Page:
Chrome Waves, ex-Nachtmystium man Jeff Wilson offers up solo debut, Open Roads, featuring dark and remarkable sounds in tune with Sisters of Mercy and Bauhaus.

Featured: Top of Home Page

The 50 Best Albums of 2020 So Far

Even in the coronavirus-shortened record release schedule of 2020, the year has offered a mountainous feast of sublime music. The 50 best albums of 2020 so far are an eclectic and increasingly "woke" bunch.


First Tragedy, Then Farce, Then What?

Riffing off Marx's riff on Hegel on history, art historian and critic Hal Foster contemplates political culture and cultural politics in the age of Donald Trump in What Comes After Farce?


HAIM Create Their Best Album with 'Women in Music Pt. III'

On Women in Music Pt. III, HAIM are done pretending and ready to be themselves. By learning to embrace the power in their weakest points, the group have created their best work to date.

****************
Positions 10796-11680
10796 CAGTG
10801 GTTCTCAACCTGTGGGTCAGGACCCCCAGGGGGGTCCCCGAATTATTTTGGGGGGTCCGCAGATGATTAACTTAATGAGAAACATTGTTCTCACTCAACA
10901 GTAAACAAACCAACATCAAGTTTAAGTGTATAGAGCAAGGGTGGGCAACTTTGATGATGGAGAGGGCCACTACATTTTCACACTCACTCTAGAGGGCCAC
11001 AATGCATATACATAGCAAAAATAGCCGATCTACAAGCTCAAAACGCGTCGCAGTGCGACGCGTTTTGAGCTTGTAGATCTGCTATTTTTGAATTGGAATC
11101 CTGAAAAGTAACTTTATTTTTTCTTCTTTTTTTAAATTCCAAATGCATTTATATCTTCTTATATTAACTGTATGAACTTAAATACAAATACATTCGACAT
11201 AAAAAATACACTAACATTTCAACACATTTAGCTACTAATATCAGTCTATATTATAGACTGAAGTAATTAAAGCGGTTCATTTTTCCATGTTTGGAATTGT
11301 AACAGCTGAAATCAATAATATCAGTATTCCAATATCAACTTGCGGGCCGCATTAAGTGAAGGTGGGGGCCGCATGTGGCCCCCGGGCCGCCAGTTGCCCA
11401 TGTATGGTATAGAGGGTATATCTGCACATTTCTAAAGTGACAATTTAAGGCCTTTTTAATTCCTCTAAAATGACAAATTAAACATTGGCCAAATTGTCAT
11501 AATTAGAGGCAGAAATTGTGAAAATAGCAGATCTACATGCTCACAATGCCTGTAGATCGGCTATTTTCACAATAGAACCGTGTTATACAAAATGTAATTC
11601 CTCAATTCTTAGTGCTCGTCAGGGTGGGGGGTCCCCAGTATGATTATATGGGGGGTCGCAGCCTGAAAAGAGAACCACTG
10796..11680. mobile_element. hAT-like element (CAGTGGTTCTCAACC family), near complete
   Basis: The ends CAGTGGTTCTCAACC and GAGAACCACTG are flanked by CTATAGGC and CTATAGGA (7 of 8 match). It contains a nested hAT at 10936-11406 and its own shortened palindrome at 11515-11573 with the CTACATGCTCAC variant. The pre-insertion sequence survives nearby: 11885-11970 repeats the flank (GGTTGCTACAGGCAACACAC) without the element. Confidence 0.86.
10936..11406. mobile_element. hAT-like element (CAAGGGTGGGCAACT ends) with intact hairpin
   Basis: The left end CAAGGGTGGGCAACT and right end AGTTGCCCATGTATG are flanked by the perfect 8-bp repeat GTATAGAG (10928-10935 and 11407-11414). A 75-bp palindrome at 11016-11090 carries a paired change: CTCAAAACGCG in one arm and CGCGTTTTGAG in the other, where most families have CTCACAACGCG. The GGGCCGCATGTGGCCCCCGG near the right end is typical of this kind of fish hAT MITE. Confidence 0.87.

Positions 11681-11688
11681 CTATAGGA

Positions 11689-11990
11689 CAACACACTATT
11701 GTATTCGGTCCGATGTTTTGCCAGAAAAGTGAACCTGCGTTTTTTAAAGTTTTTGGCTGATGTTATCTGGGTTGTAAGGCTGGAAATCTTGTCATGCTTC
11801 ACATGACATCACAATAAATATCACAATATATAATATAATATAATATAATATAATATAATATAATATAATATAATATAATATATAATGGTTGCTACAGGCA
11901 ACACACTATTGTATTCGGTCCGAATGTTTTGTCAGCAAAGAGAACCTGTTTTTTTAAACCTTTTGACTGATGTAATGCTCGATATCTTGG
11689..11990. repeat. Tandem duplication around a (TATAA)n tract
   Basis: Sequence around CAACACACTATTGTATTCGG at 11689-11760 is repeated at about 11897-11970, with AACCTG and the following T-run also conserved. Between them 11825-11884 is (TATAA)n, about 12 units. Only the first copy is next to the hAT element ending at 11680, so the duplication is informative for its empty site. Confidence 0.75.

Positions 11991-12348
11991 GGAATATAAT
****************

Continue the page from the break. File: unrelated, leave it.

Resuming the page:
Amnesia Scanner's 'Tearless' Aesthetically Maps the Failing Anthropocene

Amnesia Scanner's Tearless aesthetically maps the failing Anthropocene through its globally connected features and experimental mesh of deconstructed club, reggaeton, and metalcore.


How Lasting Is the Legacy of the Live 8 Charity Concert?

A voyage to the bottom of a T-shirt drawer prompts a look back at a major event in the history of celebrity charity concerts, 2005's Live 8, Philadelphia.


Jessie Ware Embraces Her Club Culture Roots on Rapturous 'What's Your Pleasure?'

British diva Jessie Ware cooks up a glittery collection of hedonistic disco tracks and delivers one of the year's best records with What's Your Pleasure.


Paul Weller Dazzles with the Psychedelic and Soulful 'On Sunset'

Paul Weller's On Sunset continues his recent streak of experimental yet tuneful masterworks. More than 40 years into his musical career, Weller sounds as fresh and inspired as ever.

Collapse Expand Reviews

Collapse Expand Features
PM Picks
Collapse Expand Pm Picks

© 1999-2020 All rights reserved.
PopMatters is wholly independent, women-owned and operated.